Like many artists looking to grow and expand their vision, Melissa has recently re-examined her vast amount of work so that she can deconstruct, reinvent, and discover a new approach to painting. “Someone said to me, ‘Your work is a reflection of you.’ So, I decided it was time to loosen up my paintings and break from my traditional approach,” she shares.
Melissa brings excellent insight and release to her approach in her new body of work. Utilizing a deeper palette of colors and allowing for paint to drip, run, and flow on its own, she is leaning toward a new post-modern style for her paintings, reflecting a feeling of drift, stream, and movement. Far from stagnant, Melissa’s unique perspective is fresh and alluring but familiar.
“As I finish painting after painting for this new body of work, I was able to articulate a new voice for my work and myself,” she says. “After 33 years, it feels like I have a superpower.”
A student of abstract art, the aspen tree first caught her attention, and she never looked back. To maintain her brand and identity, she has given her signature aspen a new perspective and added new matter, including the sea and waterscapes, which flow and swirl with a range of blue and aqua color streaming.
“These new works include ocean scenes as an abstraction of a new thought process for my work,” she explains. “I’m still recognizable, only adding new subjects, especially those related to water. As a visual person who works in nature, it has always been about the sky and, of course, the weather.”
Shuffling her feet on the sand or in the snow is a pattern that Melissa knows well. “It’s amazing how everything is so interconnected. Nature connects us as a family—a world,” she says. “Only, I’m reflecting and loosening up the process.”
“I’m paying attention to what is happening around me and the world we live in. I’m following an intuition to bring about creativity. Utilizing the abstract form and color theory can be rewarding, informing my work for this new approach. It reflects myself and my life—it’s unknown, but I am brave.”
–Melissa Graves Brown, Artist
With more expression and newfound freedom of subject matter and paint application, Melissa is taking the drip as a path of least resistance, but not subtly. Her seven-foot-size paintings demand attention and study, which is something she knows well. “When you write a song, what do you write first, the lyrics or the music?” she asks. “I’m doing it because it’s the only way I know how.”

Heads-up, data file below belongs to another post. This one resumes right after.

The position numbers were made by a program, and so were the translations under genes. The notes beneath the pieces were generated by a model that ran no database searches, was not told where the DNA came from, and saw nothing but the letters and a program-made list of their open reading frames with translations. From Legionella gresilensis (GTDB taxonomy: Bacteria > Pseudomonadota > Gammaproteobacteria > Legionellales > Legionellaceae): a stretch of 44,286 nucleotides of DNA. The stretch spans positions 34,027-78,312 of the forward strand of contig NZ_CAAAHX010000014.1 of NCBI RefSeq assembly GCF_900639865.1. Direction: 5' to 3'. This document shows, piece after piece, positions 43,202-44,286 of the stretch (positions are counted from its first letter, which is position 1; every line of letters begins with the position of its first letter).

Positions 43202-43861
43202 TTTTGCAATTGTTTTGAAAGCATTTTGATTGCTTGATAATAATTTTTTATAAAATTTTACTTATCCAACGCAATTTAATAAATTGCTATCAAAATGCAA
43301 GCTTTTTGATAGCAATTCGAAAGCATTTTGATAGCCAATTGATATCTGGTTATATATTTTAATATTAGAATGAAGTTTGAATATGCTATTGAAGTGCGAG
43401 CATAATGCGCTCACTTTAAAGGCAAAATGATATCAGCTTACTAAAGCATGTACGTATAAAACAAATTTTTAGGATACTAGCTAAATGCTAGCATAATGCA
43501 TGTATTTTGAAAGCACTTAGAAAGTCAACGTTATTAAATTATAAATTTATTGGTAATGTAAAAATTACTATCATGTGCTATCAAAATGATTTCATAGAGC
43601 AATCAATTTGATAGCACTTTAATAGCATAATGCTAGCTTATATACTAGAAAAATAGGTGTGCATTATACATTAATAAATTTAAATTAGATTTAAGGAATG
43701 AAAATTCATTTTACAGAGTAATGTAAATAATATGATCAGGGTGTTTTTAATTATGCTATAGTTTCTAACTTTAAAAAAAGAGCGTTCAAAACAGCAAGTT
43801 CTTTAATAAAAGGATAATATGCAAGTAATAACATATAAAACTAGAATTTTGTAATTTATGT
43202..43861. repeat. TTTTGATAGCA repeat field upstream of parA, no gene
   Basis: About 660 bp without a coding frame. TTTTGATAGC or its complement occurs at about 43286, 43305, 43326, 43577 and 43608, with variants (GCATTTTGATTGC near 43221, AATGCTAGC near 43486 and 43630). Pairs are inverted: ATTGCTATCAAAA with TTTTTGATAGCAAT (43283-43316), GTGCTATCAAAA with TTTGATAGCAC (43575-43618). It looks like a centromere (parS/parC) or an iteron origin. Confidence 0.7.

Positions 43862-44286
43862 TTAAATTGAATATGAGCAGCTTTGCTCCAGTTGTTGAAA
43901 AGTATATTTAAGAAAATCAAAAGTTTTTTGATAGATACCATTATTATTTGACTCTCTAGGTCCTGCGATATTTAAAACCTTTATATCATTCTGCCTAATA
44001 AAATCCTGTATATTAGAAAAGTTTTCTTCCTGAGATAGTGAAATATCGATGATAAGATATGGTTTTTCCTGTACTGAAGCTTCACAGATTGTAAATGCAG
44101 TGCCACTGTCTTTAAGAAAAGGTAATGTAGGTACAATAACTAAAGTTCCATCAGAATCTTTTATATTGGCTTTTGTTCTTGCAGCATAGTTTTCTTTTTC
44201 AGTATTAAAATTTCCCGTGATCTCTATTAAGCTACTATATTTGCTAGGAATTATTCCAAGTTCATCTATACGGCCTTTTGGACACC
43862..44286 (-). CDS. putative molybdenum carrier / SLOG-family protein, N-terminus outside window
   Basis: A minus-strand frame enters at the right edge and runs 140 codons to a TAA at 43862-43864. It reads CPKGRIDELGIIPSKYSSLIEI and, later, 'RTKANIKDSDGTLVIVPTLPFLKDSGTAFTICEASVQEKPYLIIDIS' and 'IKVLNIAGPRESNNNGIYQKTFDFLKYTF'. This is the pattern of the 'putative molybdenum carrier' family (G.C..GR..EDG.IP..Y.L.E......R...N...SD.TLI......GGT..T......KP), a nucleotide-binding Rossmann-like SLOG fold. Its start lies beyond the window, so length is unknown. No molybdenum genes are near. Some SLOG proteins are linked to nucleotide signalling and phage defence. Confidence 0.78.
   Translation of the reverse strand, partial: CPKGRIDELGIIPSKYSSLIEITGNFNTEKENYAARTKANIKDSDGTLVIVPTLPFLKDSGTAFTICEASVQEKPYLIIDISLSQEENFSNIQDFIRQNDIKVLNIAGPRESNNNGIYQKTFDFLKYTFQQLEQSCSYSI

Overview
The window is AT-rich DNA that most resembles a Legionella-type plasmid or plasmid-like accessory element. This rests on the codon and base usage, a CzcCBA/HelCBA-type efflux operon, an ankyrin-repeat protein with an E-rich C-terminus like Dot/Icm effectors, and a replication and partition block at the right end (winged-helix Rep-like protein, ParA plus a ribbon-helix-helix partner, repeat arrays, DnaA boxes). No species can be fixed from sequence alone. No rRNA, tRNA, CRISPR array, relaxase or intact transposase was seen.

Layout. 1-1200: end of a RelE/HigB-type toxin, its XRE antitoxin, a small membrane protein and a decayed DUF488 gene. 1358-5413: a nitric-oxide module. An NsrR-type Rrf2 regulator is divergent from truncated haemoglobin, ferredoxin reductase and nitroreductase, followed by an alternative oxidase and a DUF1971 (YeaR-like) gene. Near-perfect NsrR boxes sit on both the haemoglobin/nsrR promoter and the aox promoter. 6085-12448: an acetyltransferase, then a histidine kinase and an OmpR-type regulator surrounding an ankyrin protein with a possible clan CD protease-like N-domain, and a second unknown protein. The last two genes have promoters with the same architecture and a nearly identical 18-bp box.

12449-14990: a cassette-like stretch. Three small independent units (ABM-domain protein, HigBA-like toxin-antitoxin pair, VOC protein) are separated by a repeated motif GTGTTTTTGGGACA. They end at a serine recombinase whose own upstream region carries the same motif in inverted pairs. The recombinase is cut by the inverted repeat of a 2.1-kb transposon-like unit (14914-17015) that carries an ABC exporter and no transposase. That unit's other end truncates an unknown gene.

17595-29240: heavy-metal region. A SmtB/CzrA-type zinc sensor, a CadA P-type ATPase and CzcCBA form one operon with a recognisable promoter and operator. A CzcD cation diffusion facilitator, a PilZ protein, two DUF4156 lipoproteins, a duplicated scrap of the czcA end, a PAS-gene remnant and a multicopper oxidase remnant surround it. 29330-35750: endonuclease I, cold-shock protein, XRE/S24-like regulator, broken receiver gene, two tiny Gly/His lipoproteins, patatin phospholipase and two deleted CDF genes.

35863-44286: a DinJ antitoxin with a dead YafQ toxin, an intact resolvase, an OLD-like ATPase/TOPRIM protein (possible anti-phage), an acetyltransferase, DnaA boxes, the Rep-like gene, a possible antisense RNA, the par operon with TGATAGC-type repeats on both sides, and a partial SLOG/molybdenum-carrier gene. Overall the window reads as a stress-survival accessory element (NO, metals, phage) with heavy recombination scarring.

With more abstraction, an array of colors, and a wash of movement, but motivated by joy, Melissa presents her new work to evoke a feeling of happiness with an element of sophistication. “I’m paying attention to what is happening around me and the world we live in,” she says. “I’m following an intuition to bring about creativity. Utilizing the abstract form and color theory can be rewarding, informing my work for this new approach. It reflects myself and my life—it’s unknown, but I am brave.”
With decades of experience as a professional artist, Melissa knows painting, and she would like to continue bringing a new perspective to her work with new elements and vibrancy.
“For years, I would have patrons come to my studio and pick out work they wanted to buy, and I always wanted to fix the works before handing them over,” says Melissa. “Now, I am letting things go, which, for me, is unexpected but a great release leading me into a new realm, which I am ready to take on.”
“As a visual person who works in nature, it has always been about the sky and, of course, the weather.”
–Melissa Graves Brown, Artist
Providing a Presence for History
Blackfeet ledger artist and painter Terrance Guardipee discerns his workn
The intrigue surrounding ledger art as a traditional art form for Northern and Southern Plains Tribes is a connection to a tribal past, a lens to generations of storytelling, tradition, and heritage. For Terrance Guardipee, ledger art is a voice for the past in the present.
“The ledger art form is important to me,” explains Terrance. “But equally as important is the message in my art.” Evolving from historic hides, muslins, and ledger books, the history of ledger art as a narrative artistic form can be traced back to Native nations from the Great Plains. Bringing the past forward through his art, including original ledger paper, checks, receipts, war rations, or any document that Terrance was able to acquire with meaning, added to his craft.
“I had known about ledger art and was drawn to ledger art through art school, being interested in Native art,” says Terrance. “My mentor, George Flett, was a Spokane tribal member. He became my good friend, along with several others doing ledger art. There was a desire to bring ledger art back to life, onto the bigger stage, and to the Indian market.”